I Tried The £3 Tool Pros Use For Their Porridge, And I'm Never Going Back

Forget porridge, this is oat cuisine.
Elvira Kashapova via Getty Images

Hi, I’m Amy, and I have a porridge addiction.

That shouldn’t be a cause for concern. After all, porridge is really, really good for you; the fibre and protein provide a slow-release source of energy, and depending on what you put on yours, you can get plenty of vitamins in there too.

But, like with all good things, it can be overdone; and I overdo it. I sometimes neck two bowls a day in winter. I have a special porridge bowl. I will go an extra thirty minutes away from my usual shopping route to buy The Nice Oats. It’s a problem.

So I was shocked to find out that I’d never found out about The Golden Spurtle competition until last week.

The worldwide championship takes place in Carrbridge and involves the use of a spurtle, a traditional Scottish wooden tool that’s designed for sitting the perfect, creamy porridge. I had never heard of the utensil in my life.

It turns out that experts have sworn by the tool for years, praising its ability to provide a perfectly-smooth bowl of oats.

Understandably, neither the host of the event nor this year’s winner responded to my feverish inquiries about their oat-based achievements. So, I thought it was time to (literally) take matters into my own hands and nab a £3 spurtle.

Here’s what I found out:

Not all spurtles are alike

You can buy different kinds of spurtle online. Firstly, there’s the flat, spatula-like kind; this is bigger in America.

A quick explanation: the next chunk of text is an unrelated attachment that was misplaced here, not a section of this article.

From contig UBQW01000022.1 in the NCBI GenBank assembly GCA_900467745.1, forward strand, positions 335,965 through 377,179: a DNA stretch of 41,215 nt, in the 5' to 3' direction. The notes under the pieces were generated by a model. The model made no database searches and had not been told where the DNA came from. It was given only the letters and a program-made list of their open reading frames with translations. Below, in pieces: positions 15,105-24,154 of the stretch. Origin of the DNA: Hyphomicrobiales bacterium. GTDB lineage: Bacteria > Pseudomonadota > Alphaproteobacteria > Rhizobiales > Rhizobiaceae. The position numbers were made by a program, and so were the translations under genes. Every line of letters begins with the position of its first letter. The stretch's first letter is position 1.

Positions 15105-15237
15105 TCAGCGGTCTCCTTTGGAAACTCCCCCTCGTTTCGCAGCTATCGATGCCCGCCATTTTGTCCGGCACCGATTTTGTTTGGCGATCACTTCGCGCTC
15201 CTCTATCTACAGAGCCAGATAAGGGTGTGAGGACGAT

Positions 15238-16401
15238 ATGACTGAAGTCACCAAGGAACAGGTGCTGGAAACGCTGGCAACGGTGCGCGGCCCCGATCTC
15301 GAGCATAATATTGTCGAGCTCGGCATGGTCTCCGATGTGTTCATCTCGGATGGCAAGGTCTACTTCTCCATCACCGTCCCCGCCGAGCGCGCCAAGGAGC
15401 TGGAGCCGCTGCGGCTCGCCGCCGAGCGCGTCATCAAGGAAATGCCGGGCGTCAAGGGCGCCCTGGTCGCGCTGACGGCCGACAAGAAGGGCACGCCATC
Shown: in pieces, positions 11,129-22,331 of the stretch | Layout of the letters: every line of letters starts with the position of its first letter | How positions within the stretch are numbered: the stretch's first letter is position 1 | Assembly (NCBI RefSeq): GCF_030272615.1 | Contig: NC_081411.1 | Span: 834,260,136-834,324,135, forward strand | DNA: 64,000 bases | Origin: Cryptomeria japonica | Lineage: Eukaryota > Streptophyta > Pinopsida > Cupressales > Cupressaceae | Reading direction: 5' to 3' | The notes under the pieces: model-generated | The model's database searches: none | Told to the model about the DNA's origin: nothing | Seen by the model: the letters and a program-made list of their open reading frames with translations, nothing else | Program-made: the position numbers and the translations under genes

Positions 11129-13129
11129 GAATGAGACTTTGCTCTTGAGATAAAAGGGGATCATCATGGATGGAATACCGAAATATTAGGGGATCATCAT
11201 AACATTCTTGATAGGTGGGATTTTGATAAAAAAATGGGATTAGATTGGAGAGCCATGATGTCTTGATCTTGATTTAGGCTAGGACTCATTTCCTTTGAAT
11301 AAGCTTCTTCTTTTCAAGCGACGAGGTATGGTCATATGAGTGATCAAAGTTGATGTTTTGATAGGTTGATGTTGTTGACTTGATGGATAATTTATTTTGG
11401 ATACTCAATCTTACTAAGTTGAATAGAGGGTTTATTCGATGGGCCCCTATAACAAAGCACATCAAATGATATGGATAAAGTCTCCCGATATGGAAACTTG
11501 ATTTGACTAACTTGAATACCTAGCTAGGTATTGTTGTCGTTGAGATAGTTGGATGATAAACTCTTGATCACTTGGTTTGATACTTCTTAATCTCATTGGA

Then, there’s the traditional long, thing Scottish sort. This was the kind I wanted for the task.

The one I got is about the length of a wooden spoon and has a ball on its top with a flared end to hold. The ‘stirring’ end is notably small and narrow ― this is the real secret of the spurtle.

That’s because, as I read, spoons are too flat and wide to allow oats to coalesce or gather back together while you’re stirring. This means you’re constantly sort of chopping and breaking up the grains as you cook, leading to a lumpier breakfast.

Hence, the spurtle promised creamy, smooth perfection.


And it delivered!

Following tradition, I stirred my porridge (double the amount of liquid to oats, a touch of salt, and in my case, cinnamon and nutmeg) clockwise with my right hand. This is meant to keep the devil away.

I don’t know about the devil, but it certainly banished lumps ― I was genuinely amazed by how creamy and delicious the end result was.

I hadn’t thought about how much I was disturbing my beloved oats by stirring them with a utensil that took up about a third of my pan before, but I could literally taste the difference here. I reckon for that reason, it’d be great for polenta and risotto as well.

Plus, you know those little claggy lumps you get in the nooks of your pan? Yeah, this narrow-headed tool is really good at tackling those.

Maybe it’s the amount of porridge I eat; maybe it’s that this tool is my current hyperfixation. But I’m convinced that the tool has improved my porridge by a solid 15-20%, and thus, my overall quality of life has gone up by about 4%.

Then, there’s the word. I reckon my friends have all muted “spurtle” from their phones; it’s just fun! Spurtle! Say it!

Not to conclude with some Girl Math, but I’m just saying ― if you’re a regular porridge consumer like me, the £3 purchase of a spurtle ends up costing something like a penny a use (or less). I mean, ’tis the season...